Unit III                                                                                                                                                  Lectures: 11

Investment & Funds Management: Funds Flow Analysis; Borrowing & lending behavior of FIs; valuation of investments;  SLR & CRR  management  (with  numerical).  Risk Management  in banks:  RBI guidelines  on credit  risk management;  credit  policy,  credit  process,  characteristics  of different  types  of loans;  assessing credit risk, credit risk rating and credit pricing;  exposure  norms; parameters  of financing  by banks & FIs, Prevention  and  detection  of  frauds.  Capital  Adequacy:  Capital  adequacy  norms;  Basel  agreement-II&III; effect of capital requirements on bank operating policies

Unit IV                                                                                                                                                    Lectures: 11

Management  of non-performing  loans: Classification  of assets; income recognition  and provisioning  norms (with numerical); reasons for NPAs; preventive and corrective steps-Corporate  Debt Restructuring,  recovery management policy, compromise and settlements.

Unit V                                                                                                                                                   Lectures:11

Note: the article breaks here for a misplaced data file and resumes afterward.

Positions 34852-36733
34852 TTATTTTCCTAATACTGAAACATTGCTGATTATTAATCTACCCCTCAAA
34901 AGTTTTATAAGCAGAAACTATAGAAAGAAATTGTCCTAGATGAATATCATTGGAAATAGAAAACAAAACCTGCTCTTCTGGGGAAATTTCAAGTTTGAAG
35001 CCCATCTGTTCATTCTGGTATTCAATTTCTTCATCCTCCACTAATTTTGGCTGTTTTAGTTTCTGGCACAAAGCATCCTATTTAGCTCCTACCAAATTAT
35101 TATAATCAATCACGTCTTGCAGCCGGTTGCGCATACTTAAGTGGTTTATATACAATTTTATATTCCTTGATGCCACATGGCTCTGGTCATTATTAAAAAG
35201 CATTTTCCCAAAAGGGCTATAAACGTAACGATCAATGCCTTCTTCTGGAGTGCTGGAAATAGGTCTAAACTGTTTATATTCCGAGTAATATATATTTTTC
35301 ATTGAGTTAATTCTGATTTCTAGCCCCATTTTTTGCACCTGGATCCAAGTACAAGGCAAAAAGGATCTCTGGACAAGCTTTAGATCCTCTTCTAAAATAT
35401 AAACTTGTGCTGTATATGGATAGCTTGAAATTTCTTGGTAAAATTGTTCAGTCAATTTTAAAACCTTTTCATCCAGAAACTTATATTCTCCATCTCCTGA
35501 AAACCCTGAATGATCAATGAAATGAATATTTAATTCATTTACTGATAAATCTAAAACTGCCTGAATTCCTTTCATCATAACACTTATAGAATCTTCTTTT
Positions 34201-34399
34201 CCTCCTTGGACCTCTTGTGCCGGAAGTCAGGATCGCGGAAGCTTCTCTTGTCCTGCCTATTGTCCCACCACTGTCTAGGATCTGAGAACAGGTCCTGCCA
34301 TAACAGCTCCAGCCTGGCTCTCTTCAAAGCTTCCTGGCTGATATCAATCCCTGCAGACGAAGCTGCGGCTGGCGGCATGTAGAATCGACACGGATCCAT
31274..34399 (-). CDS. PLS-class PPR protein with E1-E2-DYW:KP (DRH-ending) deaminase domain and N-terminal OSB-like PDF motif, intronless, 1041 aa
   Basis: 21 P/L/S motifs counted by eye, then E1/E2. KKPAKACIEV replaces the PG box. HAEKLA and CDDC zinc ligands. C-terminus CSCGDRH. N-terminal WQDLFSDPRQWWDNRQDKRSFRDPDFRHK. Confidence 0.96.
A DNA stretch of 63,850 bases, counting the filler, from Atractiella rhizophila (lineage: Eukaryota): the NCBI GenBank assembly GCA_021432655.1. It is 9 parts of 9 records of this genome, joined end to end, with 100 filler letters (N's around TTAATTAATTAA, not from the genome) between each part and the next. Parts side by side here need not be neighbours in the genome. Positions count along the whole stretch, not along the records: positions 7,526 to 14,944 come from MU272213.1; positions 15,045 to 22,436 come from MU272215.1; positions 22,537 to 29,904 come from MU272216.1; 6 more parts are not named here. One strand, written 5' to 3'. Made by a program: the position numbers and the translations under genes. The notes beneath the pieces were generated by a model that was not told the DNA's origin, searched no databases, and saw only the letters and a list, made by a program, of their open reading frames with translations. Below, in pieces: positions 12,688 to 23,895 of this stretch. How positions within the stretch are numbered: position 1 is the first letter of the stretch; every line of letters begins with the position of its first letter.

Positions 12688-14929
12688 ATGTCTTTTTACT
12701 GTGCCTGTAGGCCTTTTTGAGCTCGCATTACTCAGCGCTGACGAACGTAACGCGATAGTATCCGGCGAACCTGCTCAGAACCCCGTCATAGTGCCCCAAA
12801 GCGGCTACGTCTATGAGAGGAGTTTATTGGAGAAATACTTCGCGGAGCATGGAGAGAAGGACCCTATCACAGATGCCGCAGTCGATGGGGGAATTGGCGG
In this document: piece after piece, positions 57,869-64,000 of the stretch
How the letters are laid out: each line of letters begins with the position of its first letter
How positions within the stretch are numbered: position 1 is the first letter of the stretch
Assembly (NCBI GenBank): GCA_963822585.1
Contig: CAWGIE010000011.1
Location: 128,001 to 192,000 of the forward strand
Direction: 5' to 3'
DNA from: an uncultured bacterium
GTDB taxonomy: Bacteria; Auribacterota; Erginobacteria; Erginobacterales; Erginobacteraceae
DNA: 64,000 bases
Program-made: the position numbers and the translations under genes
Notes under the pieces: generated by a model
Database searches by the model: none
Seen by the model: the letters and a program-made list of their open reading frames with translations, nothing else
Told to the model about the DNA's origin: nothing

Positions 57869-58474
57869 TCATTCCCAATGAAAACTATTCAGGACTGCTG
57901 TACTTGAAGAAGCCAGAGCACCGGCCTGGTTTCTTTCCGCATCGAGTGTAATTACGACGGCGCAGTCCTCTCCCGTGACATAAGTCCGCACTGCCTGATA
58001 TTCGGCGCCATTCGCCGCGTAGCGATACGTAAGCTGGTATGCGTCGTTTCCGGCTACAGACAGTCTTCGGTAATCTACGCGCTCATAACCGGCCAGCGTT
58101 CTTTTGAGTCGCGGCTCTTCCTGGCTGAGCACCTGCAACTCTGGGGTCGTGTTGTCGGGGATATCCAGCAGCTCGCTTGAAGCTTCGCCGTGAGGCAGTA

Insurance  companies:  Economics  of  insurance,  life  insurance,  general  insurance,  reinsurance;  Insurance Sector Reforms; liberalization of insurance sector; entry norms for insurance sector; investment management policies; exposure norms.

Text Books:

1. Saunders, Anthony & Cornett, Marica Millon.  Financial markets & institutions: A modern perspective: TMIT

2. LM Bhole.  Financial institutions & markets: Structure, growth & innovations. TMH (5th ed.)

References

1. Madura, Jeff ; Financial institutions & market: Cengage Learning

2. www.rbi.org

3. The teaching will be mainly through latest study material available from RBI, various stock exchanges, market regulators and Govt. agencies.

PAPER No. DC II: FIN: 5.1

CORPORATE ANALYSIS AND VALUATION

 Learning Objective:  This Paper will enable the students to analyze the health of a company  through their annual reports and will equip them to understand what an asset is worth and what determines that value.

Unit I                                                                                                                                               Lectures: 10